Potential hazard of colloidal silver
Alan R. Gaby
A 56-year-old man presented with a several month history of bluish discoloration of the proximal areas of the fingernails, characteristic of argyria (silver poisoning). The serum concentration of silver was markedly elevated at 85 mcg/L (normal [less than]5 mcg/L). On further questioning, it was discovered that the patient had been taking 1 teaspoon of a colloidal silver product (containing 200 ppm silver) 3 times a day for the past 3 years, as an allergy and cold medication. Although the patient stopped using the colloidal silver product, there was no improvement in the appearance of his fingernails over the following 3 months.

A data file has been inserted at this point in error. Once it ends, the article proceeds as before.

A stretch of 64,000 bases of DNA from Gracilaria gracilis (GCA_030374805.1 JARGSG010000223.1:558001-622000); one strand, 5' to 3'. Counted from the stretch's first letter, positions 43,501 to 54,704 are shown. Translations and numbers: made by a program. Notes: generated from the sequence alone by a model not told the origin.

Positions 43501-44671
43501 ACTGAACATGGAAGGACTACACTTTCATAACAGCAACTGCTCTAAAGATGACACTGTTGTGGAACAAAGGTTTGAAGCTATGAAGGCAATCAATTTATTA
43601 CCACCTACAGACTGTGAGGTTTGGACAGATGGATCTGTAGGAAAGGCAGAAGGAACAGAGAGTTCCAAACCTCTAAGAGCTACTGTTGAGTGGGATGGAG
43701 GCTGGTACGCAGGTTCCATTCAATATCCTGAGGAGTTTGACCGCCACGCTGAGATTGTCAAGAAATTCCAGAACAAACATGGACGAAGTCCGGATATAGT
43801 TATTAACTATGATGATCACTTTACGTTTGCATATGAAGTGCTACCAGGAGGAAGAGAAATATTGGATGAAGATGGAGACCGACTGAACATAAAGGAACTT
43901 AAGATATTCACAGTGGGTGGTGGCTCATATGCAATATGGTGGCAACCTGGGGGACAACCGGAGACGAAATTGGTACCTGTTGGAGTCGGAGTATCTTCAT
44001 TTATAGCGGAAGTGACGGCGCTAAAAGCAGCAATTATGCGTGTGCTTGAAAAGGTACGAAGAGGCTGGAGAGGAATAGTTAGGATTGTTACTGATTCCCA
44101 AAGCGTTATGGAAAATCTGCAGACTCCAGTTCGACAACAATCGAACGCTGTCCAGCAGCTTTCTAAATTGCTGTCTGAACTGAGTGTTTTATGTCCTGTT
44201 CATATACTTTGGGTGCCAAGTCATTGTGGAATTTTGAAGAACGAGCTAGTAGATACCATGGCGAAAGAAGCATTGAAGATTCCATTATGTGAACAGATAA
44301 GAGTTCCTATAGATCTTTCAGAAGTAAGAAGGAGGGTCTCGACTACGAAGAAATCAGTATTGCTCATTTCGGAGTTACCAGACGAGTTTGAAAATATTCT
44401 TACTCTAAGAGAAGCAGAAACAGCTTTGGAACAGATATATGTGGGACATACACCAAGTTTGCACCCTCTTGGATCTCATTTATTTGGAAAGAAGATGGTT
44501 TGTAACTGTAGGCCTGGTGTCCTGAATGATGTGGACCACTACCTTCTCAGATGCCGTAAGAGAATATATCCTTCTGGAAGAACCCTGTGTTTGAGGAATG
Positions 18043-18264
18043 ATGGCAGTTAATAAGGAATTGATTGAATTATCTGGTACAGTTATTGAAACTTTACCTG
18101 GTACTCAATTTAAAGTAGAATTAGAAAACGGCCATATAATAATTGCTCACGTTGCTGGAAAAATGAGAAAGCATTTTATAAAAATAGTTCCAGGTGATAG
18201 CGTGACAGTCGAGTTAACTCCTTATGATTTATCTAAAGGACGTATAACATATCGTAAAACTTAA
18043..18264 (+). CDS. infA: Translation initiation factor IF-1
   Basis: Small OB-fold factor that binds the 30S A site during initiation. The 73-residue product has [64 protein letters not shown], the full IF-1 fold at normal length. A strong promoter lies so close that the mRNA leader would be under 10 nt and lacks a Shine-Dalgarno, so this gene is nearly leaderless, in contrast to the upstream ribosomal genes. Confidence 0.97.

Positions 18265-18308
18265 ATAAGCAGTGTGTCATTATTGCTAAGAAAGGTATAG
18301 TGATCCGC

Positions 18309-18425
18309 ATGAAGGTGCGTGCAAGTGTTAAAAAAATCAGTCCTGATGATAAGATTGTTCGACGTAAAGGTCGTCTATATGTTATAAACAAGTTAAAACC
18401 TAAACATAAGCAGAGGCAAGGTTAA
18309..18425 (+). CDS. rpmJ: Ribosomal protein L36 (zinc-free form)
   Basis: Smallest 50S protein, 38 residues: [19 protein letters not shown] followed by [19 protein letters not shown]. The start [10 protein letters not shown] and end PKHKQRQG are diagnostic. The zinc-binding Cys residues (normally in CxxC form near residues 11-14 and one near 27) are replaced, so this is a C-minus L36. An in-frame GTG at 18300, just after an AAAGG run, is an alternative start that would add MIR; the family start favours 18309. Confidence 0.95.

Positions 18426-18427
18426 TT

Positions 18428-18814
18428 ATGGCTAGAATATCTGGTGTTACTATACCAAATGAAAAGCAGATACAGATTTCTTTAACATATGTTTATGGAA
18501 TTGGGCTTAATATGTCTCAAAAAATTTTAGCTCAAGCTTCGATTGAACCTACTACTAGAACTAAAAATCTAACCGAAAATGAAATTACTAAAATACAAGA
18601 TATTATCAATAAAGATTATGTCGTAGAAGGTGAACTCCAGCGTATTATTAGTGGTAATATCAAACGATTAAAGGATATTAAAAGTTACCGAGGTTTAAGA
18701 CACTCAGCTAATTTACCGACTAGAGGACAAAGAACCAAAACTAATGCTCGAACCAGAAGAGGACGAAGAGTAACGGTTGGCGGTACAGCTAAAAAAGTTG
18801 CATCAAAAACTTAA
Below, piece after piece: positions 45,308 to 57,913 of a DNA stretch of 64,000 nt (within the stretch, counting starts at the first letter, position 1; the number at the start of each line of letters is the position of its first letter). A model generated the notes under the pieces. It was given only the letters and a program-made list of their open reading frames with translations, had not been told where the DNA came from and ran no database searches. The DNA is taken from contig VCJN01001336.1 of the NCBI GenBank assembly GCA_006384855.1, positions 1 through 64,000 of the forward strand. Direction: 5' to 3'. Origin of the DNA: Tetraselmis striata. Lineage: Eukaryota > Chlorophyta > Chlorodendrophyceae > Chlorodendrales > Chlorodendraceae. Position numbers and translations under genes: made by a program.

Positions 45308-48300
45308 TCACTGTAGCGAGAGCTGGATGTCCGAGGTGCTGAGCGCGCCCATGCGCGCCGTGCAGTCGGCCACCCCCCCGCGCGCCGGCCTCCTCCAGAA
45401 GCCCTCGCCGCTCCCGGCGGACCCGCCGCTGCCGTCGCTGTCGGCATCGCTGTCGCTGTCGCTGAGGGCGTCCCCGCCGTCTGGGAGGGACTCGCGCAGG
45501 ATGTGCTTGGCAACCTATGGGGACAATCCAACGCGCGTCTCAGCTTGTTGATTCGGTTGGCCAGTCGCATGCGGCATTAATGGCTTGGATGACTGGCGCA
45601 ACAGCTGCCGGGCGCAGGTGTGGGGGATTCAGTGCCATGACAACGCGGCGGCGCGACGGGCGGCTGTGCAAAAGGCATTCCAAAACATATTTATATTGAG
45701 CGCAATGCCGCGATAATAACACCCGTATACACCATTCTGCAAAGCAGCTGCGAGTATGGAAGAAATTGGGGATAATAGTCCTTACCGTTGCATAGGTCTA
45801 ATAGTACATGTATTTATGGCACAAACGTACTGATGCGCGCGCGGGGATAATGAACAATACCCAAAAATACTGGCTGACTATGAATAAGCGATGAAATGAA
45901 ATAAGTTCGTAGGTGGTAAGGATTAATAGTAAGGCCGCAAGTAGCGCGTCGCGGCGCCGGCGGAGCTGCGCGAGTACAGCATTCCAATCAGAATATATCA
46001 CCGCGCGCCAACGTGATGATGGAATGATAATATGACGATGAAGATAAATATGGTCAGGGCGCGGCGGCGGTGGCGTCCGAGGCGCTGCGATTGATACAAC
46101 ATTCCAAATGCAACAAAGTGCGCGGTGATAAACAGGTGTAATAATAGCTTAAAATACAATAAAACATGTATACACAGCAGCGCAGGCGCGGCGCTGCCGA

Comment: Colloidal silver is promoted as a broadspectrum antimicrobial agent and an immune-system enhancer. It is claimed to be harmless at any concentration for both internal and external use. However, argyria is a well-known complication of prolonged exposure to silver-containing products. In addition to the nails, sun-exposed areas of the skin can also develop a blue-black discoloration. Although argyria is generally considered benign, the discoloration is usually permanent and is resistant to chelation therapy. The product labels accompanying colloidal silver preparations should warn the consumer about this potential side effect of long-term use.
Gulbranson SH, et al. Argyria following the use of dietary supplements containing colloidal silver protein. Cutis 2000;66:373-374.
COPYRIGHT 2001 The Townsend Letter Group
COPYRIGHT 2001 Gale Group